Chocolate & Wine | An Indulgent Match

Chocolate truffles in a box with a glass of wine

Whether it's April and you’re loading up on chocolate eggs, or just enjoy treating yourself to a chocolatey delight every so often, chocolate can always benefit from a beautifully paired wine. If you love wine, and you love chocolate, then why would you not pair them together? There is no rule saying wine has to be consumed with savoury delights, so let’s indulge ourselves with a little something sweet.

With that dry sensation left in your mouth following a sip of wine or a bite of chocolate, how does one pair them without completely drying out their mouth? Soft and juicy wines are the key! We don’t suggest anything with high tannins (the element that dries out the mouth), but something that is bold and full of flavours that add a nice fruity element to plain chocolate. Or can accompany the fun fruity flavours in a flavoured filled chocolate bar.

If you are a sweet tooth then pairing sweet chocolate with an even sweeter wine is not out of the question. The dessert wines of Sauternes, or delicate notes of a Moscato here in Australia can be the perfect option to sate the sugar rush you were hunting for. Alternatively the sweetness can be drawn from the fruit flavours winemakers instil into their bottles. Young wines with intense fruity elements can taste just as sweet when alongside a square of chocolate.

The Pairing Breakdown 

White Chocolate

I’m a super sweet tooth that dives into white chocolate every chance I get! Okay, white chocolate is possibly the sweetest ‘chocolate’ you can get, even if it doesn’t actually contain any cocoa. So why not just go completely sweet. Enjoy a nice glass of moscato or dessert wine such as Sauternes to bring on the sugar rush. The nice syrupy nature of Sauternes can allow flavours to smoothly pass through the mouth and experience the blank canvas of white chocolate to bring forth the sweet, stone fruit elements of the wine.

A nice glass of Sauvignon Blanc never goes astray either if you have a few chocolates with a touch of fruit mixed in (cranberry and white chocolate is a favourite).

Milk Chocolate

The classic milk chocolate is the perfect base for a variety of flavours. So a stunning yet versatile red wine works perfectly. A lighter red such as pinot noir or merlot can bring out the sweetness of milk chocolate without any overwhelming dryness. You will want to find yourself the fruitier bottles, generally from warmer climates and later ripening vineyards to ensure lower tannins.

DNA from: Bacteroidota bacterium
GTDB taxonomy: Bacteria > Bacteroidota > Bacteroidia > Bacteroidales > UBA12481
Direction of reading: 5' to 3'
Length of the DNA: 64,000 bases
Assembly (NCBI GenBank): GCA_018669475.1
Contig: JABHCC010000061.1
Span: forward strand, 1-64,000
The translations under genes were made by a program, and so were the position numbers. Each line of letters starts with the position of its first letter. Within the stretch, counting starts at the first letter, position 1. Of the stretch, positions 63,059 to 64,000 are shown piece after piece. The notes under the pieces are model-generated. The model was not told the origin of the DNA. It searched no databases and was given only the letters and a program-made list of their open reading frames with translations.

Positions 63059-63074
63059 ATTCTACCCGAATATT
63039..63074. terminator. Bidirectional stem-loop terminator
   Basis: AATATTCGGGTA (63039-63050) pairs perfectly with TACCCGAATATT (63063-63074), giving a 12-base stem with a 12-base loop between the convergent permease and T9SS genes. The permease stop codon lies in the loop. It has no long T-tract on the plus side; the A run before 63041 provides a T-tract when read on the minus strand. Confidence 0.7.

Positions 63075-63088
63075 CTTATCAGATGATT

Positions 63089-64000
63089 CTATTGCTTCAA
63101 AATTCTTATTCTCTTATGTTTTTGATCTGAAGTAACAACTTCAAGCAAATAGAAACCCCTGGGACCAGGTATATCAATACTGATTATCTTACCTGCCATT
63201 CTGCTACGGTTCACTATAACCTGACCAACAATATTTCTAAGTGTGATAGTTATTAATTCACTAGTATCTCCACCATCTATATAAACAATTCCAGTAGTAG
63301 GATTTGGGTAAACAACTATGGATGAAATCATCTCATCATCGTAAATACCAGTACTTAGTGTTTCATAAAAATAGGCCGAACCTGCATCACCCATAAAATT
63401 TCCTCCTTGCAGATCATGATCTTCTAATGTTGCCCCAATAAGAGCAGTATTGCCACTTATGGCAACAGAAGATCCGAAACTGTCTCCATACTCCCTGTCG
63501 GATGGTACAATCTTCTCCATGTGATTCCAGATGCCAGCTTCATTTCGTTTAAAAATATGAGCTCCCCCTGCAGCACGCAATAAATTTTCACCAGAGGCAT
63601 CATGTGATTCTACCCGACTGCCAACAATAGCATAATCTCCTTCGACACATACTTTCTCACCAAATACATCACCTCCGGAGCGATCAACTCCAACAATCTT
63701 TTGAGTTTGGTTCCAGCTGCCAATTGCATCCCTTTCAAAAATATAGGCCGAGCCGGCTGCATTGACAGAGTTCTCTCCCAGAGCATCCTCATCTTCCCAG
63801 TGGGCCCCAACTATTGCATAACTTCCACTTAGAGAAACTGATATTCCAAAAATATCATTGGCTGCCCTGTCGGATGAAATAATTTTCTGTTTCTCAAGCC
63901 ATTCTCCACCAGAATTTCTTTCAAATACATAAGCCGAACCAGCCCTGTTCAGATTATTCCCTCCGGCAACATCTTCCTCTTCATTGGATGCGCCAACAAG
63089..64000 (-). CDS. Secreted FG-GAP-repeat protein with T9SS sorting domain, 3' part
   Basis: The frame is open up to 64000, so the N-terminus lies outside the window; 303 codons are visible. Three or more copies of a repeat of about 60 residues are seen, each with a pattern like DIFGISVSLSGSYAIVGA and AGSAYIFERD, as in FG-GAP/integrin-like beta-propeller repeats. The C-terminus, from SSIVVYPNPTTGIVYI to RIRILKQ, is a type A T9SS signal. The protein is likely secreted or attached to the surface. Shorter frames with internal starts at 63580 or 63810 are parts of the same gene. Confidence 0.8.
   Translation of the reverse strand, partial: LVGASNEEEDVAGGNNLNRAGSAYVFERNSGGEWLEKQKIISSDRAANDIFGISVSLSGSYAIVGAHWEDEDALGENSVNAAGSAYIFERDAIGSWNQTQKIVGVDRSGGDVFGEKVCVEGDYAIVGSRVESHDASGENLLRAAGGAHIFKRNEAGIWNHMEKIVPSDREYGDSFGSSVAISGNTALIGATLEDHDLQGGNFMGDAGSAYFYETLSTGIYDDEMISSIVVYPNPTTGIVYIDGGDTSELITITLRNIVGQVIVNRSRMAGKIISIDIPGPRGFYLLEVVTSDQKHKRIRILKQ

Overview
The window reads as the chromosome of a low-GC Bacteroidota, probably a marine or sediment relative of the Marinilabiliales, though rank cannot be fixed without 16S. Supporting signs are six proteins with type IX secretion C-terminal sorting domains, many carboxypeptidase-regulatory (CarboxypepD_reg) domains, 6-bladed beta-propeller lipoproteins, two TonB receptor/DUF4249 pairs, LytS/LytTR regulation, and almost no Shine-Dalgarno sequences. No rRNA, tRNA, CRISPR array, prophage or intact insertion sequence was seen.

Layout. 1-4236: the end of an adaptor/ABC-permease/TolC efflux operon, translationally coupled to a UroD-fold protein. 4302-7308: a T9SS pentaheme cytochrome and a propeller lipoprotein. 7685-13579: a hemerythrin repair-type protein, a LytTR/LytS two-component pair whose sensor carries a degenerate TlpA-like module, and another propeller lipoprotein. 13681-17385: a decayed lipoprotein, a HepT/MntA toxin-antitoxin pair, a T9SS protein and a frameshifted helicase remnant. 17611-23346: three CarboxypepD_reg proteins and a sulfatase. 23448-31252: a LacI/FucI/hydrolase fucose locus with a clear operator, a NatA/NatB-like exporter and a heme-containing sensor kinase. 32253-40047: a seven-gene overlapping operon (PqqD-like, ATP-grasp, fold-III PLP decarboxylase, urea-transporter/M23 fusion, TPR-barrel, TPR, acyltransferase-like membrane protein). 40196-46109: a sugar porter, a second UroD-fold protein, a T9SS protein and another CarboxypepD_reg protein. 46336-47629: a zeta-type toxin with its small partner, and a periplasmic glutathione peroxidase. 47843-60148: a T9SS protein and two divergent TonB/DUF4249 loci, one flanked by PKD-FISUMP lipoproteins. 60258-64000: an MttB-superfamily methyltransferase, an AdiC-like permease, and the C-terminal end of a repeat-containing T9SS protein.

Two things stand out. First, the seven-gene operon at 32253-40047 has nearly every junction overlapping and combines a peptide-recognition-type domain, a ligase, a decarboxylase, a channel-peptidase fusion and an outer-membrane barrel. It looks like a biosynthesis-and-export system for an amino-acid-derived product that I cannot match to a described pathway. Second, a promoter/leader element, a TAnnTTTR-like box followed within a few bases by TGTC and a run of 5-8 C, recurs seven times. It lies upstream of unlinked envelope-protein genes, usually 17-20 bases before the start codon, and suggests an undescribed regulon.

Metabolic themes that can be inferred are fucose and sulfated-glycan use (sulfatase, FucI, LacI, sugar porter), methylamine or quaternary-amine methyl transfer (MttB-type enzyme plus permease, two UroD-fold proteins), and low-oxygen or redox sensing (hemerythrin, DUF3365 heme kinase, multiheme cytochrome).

As with many base foods, mixing it up with a fruit and nut variety, caramel filled, honeycomb crunch, these can all be paired with individual wines of similar qualities. Caramel can truly boost the sugar levels instantly, so a fruity and full wine such as a young pinot noir can work best to balance out the palate. 

If not much of a red wine drinker then there are still plenty of options for white wine pairings. The creamier the chocolate the better Chardonnay can present its flavours, with the smooth elements of honey and caramel brought forth from the oak barrel ageing sings wonders with the chocolate.

Dark Chocolate

As the most intense, with 70% plus cacao mixed in, the flavours are rich and bold. Uncork your Syrahs and Cabernet Sauvignons for this pairing. The bold and deep flavours of the red wines are unmatched and play against the intensity of cacao perfectly. Be careful not to venture into Bordeaux Blends territory as that can build to be quite intense and bitter, best sticking to single varietal bottles that champion the flavours of the grape and chocolate off of one another.


Chocolate is not always easy to pair with wine, as both host an array of tannic qualities that can be too bitter and intense for many. It is always best to test a variety of chocolate and wines to find your favourite. Starting with a white chocolate with a white wine, then descending to the higher cocoa levels and deeper coloured bottles is the best tactic. This way you can stop at the exact moment your mouth starts to turn into a desert rather than dessert.

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